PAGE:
Poll panel sends special observer to Karnataka to probe seizure of voter ID cards

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New Delhi, May 9: The Election Commission on Wednesday sent a special observer to Karnataka to probe the seizure of over 9,000 voter ID cards and counterfoils from an apartment in Bengaluru’s Jalahalli area in the poll-bound state, an official said.
“The Election Commission received an email from the BJP (Bharatiya Janata Party) and a delegation of Congress leaders also submitted a memorandum on Wednesday about the incident. So a special observer has been dispatched to conduct a probe and submit a report,” the official aware of the developments said.
The report is expected by Wednesday night or early on Thursday, the official added.
The state’s chief election officer confirmed the recovery of the voter ID cards from a flat in Rajarajeshwari Nagar constituency but the commission is waiting for a formal report on the issue.
Both the Congress and the BJP levelled charges against each other over the seizures ahead of the May 12 assembly polls.
The BJP’s president Amit Shah accused the Congress of trying to win the elections on the basis of bogus voter cards and money.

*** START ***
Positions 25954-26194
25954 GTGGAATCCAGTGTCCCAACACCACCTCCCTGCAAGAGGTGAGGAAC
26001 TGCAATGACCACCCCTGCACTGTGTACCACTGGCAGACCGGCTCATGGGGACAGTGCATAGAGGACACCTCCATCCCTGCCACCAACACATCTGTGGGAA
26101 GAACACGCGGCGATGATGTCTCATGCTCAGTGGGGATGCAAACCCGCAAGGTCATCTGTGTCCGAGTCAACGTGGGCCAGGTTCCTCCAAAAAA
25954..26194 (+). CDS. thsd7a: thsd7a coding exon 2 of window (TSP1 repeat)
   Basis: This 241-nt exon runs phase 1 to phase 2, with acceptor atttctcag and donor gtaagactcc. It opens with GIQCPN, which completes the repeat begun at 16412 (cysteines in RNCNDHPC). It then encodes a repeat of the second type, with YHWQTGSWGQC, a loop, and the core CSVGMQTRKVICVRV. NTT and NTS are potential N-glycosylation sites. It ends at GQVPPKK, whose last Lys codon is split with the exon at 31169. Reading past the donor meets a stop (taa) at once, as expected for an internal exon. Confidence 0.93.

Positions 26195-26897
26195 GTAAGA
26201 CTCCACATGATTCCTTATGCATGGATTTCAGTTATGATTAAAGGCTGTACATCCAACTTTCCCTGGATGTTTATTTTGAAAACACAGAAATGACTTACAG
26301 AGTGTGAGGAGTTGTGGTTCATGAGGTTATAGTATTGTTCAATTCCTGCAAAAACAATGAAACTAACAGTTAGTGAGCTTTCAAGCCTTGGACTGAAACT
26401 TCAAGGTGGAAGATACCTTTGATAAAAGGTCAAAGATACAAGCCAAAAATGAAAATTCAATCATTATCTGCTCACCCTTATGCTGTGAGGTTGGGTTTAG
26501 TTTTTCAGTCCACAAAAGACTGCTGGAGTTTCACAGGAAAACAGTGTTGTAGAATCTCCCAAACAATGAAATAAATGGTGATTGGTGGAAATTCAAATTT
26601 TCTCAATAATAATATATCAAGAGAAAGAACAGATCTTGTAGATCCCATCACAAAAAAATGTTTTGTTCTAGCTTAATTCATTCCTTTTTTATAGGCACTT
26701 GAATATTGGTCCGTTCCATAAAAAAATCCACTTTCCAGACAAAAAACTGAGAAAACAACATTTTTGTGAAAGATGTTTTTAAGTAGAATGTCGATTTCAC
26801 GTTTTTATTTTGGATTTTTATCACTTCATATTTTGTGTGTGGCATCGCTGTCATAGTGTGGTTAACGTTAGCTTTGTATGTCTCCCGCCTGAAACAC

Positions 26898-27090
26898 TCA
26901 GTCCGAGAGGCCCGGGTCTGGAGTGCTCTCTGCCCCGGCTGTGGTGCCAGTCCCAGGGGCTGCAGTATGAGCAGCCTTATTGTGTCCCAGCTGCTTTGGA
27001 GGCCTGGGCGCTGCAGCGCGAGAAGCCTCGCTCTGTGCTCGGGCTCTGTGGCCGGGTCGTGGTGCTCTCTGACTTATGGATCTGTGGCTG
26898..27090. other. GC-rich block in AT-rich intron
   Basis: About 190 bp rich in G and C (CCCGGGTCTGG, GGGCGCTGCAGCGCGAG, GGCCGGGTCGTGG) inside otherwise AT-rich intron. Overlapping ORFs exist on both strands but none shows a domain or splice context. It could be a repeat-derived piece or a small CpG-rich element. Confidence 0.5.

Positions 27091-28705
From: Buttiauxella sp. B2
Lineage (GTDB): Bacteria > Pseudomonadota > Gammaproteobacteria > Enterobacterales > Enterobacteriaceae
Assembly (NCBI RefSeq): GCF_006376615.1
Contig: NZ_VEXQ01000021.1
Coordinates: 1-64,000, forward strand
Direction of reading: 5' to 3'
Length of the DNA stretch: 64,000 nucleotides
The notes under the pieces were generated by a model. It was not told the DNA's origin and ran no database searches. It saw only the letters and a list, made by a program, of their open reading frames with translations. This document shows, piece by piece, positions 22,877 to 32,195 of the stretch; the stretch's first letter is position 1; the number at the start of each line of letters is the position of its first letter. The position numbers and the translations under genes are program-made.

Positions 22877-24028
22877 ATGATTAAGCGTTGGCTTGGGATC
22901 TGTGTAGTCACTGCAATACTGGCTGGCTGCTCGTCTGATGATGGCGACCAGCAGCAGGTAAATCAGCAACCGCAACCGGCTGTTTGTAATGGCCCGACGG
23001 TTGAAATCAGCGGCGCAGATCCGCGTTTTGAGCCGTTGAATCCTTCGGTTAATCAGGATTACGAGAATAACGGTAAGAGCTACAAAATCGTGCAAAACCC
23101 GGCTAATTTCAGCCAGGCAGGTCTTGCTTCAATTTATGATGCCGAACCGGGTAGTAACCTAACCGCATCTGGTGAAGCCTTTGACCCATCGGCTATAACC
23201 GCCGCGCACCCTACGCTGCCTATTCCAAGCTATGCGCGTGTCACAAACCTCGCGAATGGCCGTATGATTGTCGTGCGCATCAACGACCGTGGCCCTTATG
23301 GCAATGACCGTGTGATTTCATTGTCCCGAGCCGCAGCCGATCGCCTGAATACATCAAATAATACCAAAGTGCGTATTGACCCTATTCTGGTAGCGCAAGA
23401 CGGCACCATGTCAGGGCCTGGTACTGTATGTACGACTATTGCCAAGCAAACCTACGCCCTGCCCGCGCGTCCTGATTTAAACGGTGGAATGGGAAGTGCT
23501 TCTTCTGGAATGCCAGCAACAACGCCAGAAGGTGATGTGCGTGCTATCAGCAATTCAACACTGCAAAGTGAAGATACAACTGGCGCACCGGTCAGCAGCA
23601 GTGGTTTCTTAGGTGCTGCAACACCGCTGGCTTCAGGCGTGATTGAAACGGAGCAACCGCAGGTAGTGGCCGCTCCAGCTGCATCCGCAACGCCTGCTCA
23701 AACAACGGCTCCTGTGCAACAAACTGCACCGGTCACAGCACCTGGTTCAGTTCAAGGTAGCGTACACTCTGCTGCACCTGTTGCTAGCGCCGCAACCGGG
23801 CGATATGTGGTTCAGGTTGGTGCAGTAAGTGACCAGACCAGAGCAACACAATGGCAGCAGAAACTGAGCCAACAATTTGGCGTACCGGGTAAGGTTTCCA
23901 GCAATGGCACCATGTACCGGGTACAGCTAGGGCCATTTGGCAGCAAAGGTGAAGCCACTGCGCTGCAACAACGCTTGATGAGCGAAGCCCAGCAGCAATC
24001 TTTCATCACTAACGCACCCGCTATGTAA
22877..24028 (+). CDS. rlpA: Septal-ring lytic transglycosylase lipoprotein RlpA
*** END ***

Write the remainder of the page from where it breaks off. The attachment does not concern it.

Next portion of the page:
Union minister Prakash Javadekar said the BJP has demanded an immediate countermand of Rajarajeshwari elections, a thorough investigation by cybersecurity department’s personnel and the immediate arrest of Manjula Nanjamuri, from whose flat the cards were seized.
A BJP delegation comprising Union ministers Smriti Irani, Mukhtar Abbas Naqvi, JP Nadda and Dharmendra Pradhan will meet officials of the poll body at 6pm.
The Congress, on its part, said the raid was stage managed by the opposition party in the state.
Party leader Anand Sharma, who went to meet the poll panel’s officials on Wednesday with the memorandum, said the flat belonging to a BJP leader was raided not by the poll body or police but the supporters of the saffron party. He added that the flat’s tenant was also a leader of the BJP.
Sharma also alleged that the BJP is using cash and resources to influence voters and the elections. (Courtesy: HT)